Increased circulating transforming growth factor β1 in a patient with giant hepatic hemangioma: Possible contribution to an impaired immune function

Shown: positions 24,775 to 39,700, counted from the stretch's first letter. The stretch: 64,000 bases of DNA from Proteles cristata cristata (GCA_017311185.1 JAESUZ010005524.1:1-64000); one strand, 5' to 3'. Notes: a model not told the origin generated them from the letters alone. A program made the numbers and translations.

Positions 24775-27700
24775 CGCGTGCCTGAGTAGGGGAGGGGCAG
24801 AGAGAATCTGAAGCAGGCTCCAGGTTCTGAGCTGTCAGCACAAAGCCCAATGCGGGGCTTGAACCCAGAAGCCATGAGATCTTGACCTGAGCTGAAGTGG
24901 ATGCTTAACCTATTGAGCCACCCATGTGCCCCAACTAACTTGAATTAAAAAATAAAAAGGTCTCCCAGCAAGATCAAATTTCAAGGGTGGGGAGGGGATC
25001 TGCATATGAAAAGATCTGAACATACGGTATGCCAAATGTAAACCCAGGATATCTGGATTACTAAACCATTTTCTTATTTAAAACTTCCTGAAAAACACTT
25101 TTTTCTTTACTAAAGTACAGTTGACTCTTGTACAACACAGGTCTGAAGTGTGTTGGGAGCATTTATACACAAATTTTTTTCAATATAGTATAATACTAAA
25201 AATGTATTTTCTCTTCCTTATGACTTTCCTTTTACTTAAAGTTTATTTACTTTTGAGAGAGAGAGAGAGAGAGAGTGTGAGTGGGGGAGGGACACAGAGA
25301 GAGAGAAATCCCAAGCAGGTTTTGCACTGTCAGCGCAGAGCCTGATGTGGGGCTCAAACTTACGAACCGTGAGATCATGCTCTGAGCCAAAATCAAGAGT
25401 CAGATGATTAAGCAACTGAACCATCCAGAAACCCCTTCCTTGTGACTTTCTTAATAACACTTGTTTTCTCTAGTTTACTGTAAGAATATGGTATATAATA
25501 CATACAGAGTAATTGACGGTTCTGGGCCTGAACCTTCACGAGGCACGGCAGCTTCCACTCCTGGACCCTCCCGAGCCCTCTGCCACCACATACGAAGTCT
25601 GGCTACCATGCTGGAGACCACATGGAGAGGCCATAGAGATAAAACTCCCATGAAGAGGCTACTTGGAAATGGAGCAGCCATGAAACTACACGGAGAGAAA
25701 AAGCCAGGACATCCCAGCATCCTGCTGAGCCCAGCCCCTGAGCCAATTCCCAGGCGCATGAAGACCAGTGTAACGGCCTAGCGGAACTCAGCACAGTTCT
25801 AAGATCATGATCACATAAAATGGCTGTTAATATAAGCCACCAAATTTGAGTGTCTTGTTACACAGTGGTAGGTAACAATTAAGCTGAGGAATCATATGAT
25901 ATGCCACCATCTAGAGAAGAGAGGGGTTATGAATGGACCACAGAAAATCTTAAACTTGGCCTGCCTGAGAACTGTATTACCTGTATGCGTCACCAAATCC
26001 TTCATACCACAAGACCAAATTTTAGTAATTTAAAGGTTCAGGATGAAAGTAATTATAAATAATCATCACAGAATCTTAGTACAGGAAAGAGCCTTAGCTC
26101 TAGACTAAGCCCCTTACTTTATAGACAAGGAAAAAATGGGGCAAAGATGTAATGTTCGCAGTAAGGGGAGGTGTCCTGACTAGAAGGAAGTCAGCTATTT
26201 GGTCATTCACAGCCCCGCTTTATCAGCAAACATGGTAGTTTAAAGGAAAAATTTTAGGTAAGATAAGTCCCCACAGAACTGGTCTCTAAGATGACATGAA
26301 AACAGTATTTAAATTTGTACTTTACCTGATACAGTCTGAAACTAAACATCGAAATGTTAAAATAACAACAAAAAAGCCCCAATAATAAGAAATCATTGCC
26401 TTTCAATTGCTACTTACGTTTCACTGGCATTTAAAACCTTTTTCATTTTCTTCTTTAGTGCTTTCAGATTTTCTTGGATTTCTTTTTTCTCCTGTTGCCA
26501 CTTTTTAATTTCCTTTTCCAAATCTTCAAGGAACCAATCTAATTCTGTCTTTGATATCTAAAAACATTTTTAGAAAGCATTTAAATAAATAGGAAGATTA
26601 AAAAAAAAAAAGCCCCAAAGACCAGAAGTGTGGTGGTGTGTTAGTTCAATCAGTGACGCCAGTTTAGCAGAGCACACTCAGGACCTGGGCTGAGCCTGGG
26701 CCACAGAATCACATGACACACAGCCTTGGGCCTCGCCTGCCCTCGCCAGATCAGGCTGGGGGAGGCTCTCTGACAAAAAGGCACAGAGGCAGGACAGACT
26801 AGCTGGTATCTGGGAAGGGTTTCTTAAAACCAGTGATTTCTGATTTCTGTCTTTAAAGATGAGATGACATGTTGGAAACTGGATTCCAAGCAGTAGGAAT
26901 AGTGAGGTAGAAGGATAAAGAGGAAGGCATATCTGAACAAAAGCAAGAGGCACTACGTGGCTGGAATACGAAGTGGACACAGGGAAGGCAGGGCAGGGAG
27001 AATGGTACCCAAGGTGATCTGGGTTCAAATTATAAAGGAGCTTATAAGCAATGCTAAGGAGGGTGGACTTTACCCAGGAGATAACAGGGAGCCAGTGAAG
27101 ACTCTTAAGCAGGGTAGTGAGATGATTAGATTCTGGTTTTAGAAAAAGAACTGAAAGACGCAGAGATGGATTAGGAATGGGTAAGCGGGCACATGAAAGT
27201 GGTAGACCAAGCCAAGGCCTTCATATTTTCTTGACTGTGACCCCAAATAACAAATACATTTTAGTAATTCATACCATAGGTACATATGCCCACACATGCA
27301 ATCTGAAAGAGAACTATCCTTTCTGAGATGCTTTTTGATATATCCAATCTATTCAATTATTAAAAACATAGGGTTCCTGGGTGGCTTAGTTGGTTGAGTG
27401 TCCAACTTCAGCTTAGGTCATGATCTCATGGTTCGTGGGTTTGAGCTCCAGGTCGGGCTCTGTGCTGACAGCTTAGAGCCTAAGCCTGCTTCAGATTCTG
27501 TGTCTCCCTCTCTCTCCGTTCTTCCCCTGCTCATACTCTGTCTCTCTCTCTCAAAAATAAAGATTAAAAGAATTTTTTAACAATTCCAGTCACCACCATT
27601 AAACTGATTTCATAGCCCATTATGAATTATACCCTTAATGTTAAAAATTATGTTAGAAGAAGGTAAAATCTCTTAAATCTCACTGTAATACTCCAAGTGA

A patient, having a huge hepatic hemangioma, presented with decreases in the number of peripheral lymphocytes and in serum concentrations of γ-globulin and immunoglobulin (Ig) G, and a negative purified protein derivatives skin test, indicating that the patient's immunity was impaired. The plasma concentration of transforming growth factor β1 (TGF-β1), a potent immunosuppressor, in the patient was markedly elevated (113 ng/mL, normal < 5). After the surgical removal of the tumor, the plasma TGF-β1 concentration decreased, and the patient's immunity was restored to normal. Northern blot analysis showed an overexpression of the TGF-β1 gene in the hemangioma tissue, while normal control liver tissue expressed undetectable levels of TGF-β1 messenger RNA. These results suggest that the elevated levels of TGF-β1 in the plasma were derived from the giant hemangioma tissue and may have contributed to the impaired immune function in the patient.